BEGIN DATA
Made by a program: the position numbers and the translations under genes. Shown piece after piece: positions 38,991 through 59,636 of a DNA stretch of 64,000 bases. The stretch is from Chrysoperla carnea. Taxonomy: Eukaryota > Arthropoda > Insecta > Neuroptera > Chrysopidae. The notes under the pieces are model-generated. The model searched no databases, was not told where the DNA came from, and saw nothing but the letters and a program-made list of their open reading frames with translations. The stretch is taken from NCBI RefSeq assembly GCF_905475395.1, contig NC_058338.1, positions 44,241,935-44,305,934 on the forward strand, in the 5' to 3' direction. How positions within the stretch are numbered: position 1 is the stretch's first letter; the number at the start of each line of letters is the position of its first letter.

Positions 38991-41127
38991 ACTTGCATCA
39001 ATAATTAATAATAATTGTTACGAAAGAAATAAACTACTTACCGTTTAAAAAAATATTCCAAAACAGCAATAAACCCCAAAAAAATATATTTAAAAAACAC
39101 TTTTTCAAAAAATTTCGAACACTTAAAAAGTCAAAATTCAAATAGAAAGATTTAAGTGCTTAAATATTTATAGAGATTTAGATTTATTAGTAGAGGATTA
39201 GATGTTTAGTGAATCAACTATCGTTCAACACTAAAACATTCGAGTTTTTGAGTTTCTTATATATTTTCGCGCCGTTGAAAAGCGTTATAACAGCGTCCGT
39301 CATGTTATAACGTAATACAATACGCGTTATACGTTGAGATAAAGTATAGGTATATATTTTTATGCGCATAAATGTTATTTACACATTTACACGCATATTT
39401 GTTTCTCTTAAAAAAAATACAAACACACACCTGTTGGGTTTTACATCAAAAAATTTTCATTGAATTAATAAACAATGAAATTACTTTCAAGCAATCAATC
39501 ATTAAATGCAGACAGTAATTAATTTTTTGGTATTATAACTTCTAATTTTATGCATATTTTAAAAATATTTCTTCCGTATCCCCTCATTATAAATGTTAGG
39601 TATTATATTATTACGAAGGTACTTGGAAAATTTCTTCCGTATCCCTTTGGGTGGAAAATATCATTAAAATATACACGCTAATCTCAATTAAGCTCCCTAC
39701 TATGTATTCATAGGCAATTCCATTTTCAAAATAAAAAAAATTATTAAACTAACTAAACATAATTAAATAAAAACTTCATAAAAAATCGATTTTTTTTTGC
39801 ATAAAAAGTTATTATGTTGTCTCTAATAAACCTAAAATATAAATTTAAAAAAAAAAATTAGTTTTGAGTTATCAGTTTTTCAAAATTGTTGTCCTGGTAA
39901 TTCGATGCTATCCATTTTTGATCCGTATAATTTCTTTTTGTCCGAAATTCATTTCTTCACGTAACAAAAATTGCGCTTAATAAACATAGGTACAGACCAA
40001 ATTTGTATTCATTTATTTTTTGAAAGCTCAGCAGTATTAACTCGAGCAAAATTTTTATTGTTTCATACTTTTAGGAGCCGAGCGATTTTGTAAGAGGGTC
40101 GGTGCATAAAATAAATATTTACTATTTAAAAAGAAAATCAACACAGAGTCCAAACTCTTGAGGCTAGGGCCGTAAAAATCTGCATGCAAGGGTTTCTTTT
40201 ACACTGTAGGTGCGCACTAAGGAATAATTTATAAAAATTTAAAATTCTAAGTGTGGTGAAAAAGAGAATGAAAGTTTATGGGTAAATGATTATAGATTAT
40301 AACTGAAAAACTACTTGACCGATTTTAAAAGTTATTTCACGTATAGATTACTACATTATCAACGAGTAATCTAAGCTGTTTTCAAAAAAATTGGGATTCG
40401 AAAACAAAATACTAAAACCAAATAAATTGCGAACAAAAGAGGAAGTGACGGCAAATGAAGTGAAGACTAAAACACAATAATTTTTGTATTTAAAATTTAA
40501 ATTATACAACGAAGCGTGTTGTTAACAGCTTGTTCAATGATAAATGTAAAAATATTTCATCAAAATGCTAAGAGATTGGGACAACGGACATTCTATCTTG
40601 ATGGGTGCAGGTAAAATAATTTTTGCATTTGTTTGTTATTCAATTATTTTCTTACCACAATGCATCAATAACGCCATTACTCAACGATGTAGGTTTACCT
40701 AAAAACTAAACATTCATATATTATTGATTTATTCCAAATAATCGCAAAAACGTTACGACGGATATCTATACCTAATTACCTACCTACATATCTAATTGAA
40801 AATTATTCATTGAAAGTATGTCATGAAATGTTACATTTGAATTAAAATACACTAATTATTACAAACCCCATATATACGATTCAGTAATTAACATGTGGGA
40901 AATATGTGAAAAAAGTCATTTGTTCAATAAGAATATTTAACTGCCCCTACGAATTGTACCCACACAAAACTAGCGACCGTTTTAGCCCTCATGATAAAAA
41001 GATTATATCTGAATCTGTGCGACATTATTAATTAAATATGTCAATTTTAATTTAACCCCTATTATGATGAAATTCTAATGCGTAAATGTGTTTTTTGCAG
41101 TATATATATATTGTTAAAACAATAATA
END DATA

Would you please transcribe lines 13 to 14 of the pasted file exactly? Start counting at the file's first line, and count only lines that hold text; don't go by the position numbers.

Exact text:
39901 TTCGATGCTATCCATTTTTGATCCGTATAATTTCTTTTTGTCCGAAATTCATTTCTTCACGTAACAAAAATTGCGCTTAATAAACATAGGTACAGACCAA
40001 ATTTGTATTCATTTATTTTTTGAAAGCTCAGCAGTATTAACTCGAGCAAAATTTTTATTGTTTCATACTTTTAGGAGCCGAGCGATTTTGTAAGAGGGTC